In 1998 Lincoln was the number-one luxury brand in North America. It's not now. Not even close.
But the brand is on the rebound. Its sales increased at almost twice the rate of the overall luxury market in 2014, and its entrance into the Chinese market – the world's largest, especially for luxury cars – is gaining traction.
The all-new MKC and MKX utility vehicles are key players in the Lincoln renaissance plan. But the company's forte has always been its big sedans and coupes – particularly those that bore the Continental name.
So it's no surprise at all to find that name prominently displayed on the sides of the brand's latest concept car – one that Ford CEO Mark Fields said "very closely" resembles the full size Lincoln sedan that will come to market next year, when he previewed it to a small group of automotive journalists in New York last night.
And he emphasized the word "very."
That's a good thing, for it's a handsome vehicle, with a clear DNA connection to Continentals of yore, particularly the 1955 Continental Mark II and the four-door 1961 model that came to be known as the Kennedy Lincoln.
Which is not to say that it's a retro design. Far from it. It's a modern interpretation of a classic look that conveys both presence and elegance.
It's also a departure from the path followed by its most direct competitors. There are plenty of choices out there for luxury buyers who favour power and aggressiveness, explained Lincoln president, Kumar Galhotra.
But there's also a substantial portion of luxury buyers who prefer the quiet-luxury approach of simple elegance. Those are the buyers for whom the Continental is designed.
It's a role that suits the Continental name and the Lincoln brand well, for it's wholly consistent with their heritage.
The Continental Concept delivers on those attributes.
Its interior is finished with Venetian leather seat and door panels, Alcantara seat inserts and armrests, satin headliner and shearling wool carpet. Rose Gold trim around the instrument cluster provides warmth while bright chrome trim on the instrument panel provides contrast. Soft-gold ambient LED lighting a serene interior environment.
Patented 30-way adjustable front seats use a new-to-market design that conforms to their occupants’ different sizes and shapes – including separate thigh supports to accommodate the driver's different left/right leg angles.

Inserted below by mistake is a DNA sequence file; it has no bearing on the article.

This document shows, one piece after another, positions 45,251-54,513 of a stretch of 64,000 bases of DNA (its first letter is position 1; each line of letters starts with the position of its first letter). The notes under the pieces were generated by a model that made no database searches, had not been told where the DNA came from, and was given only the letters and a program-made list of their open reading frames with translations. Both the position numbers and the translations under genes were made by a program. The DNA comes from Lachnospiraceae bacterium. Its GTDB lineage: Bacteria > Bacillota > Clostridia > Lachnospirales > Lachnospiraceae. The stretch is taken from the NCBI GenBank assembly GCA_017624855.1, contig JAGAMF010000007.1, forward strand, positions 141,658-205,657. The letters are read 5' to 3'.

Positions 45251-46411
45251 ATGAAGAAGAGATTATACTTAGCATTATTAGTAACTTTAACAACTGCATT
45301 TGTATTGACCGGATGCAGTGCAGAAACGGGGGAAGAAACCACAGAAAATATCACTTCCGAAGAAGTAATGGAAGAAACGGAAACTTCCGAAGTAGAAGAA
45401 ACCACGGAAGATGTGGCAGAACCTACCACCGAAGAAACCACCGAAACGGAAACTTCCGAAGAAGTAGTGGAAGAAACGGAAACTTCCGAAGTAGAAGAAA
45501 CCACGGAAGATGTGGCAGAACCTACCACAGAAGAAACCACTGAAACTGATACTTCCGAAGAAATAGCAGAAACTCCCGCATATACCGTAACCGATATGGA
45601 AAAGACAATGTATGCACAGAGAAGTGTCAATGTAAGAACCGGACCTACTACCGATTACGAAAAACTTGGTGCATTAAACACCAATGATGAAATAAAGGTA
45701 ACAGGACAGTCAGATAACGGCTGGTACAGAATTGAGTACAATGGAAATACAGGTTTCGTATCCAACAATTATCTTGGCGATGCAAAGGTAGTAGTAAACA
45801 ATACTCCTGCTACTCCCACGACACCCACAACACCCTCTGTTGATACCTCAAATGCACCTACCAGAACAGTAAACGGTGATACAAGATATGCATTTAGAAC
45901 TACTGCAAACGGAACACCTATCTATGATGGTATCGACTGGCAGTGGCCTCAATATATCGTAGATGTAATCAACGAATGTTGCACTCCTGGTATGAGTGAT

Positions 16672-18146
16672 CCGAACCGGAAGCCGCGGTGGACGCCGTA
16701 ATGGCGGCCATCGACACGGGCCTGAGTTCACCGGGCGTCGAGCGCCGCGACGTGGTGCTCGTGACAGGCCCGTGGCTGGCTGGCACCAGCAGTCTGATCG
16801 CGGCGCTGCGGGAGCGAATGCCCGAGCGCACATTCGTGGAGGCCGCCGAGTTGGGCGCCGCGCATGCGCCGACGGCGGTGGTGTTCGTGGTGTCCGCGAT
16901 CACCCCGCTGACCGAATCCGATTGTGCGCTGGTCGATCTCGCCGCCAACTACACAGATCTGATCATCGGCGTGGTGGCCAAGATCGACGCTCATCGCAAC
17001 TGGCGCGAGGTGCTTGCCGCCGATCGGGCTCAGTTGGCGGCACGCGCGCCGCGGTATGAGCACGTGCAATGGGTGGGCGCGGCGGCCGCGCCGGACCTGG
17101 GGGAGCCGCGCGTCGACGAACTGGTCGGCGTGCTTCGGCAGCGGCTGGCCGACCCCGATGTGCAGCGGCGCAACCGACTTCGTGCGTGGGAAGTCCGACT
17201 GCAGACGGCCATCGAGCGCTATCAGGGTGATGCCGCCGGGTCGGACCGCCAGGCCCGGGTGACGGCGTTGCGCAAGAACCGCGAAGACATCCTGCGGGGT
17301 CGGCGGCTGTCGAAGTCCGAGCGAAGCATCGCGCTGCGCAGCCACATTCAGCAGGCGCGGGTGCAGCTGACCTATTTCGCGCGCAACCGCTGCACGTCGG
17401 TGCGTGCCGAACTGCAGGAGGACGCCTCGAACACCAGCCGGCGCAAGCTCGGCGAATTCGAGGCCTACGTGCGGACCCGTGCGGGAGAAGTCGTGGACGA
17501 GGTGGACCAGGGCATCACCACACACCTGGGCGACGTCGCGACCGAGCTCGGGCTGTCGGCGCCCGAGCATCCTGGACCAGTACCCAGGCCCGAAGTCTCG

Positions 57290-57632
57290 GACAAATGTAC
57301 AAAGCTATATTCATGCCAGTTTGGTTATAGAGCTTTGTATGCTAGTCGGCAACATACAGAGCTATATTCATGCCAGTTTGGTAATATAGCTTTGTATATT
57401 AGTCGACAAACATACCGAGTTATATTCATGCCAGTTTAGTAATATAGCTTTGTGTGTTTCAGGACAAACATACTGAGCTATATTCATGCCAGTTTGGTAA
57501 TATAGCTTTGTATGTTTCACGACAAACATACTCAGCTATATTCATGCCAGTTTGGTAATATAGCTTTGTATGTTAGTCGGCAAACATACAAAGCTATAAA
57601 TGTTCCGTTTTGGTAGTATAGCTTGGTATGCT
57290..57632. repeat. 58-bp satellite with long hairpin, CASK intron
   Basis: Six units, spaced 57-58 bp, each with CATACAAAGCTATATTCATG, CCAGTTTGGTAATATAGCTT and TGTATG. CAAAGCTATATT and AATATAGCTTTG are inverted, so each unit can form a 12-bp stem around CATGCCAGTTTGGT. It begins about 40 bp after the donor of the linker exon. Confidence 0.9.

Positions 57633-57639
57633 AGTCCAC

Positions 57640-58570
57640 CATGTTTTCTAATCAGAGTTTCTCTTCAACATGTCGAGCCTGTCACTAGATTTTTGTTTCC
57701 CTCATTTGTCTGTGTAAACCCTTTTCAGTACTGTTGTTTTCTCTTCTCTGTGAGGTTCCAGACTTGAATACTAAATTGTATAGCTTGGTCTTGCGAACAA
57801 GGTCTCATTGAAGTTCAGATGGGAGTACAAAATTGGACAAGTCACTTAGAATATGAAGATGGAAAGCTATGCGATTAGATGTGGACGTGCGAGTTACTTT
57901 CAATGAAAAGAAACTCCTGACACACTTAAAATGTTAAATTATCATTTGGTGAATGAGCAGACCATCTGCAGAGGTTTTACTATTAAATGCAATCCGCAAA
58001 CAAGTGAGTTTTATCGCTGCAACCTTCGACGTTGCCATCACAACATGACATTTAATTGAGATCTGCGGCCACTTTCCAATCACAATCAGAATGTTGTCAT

Much attention has been paid to the rear seat passengers, who are often the most important in the Chinese market.
Detachable, hand-crafted Venetian leather travel cases are mounted to the backside of the front seats and the passenger-side rear seat can fully recline by moving the front passenger seat forward with the touch of a button.
Rear-seat passengers also enjoy the benefit of a tablet-supporting lap tray that deploys from the centre console, which also features a champagne storage compartment.
They also can control climate settings and the car's Revel Ultima audio system, from a console-mounted panel that lets them select from three surround-sound modes: Stereo, Audience and On-Stage.
Rear-seat comfort is further enhanced by an SPD SmartGlass tinting sunroof, which allows passengers to control heat from direct sunlight. With the touch of a button, the glass can cool the vehicle interior by as much as 10 degrees Celsius, while blocking 99% of UV rays.
There's plenty of technology to aid the driver in the Continental Concept as well. It is powered by a Lincoln-exclusive, twin-turbo 3.0-litre V-6 EcoBoost with as yet unannounced power and torque output. It also features Lincoln Drive Control ride-enhancing technologies and Adaptive Steering.
Other driver aids include Pre-Collision Assist with Pedestrian Detection, Enhanced Park Assist and a 360-degree camera that displays on the MyLincoln Touch screen.
Unlike many concepts, the Continental Concept is a real car with features that might realistically make it into production.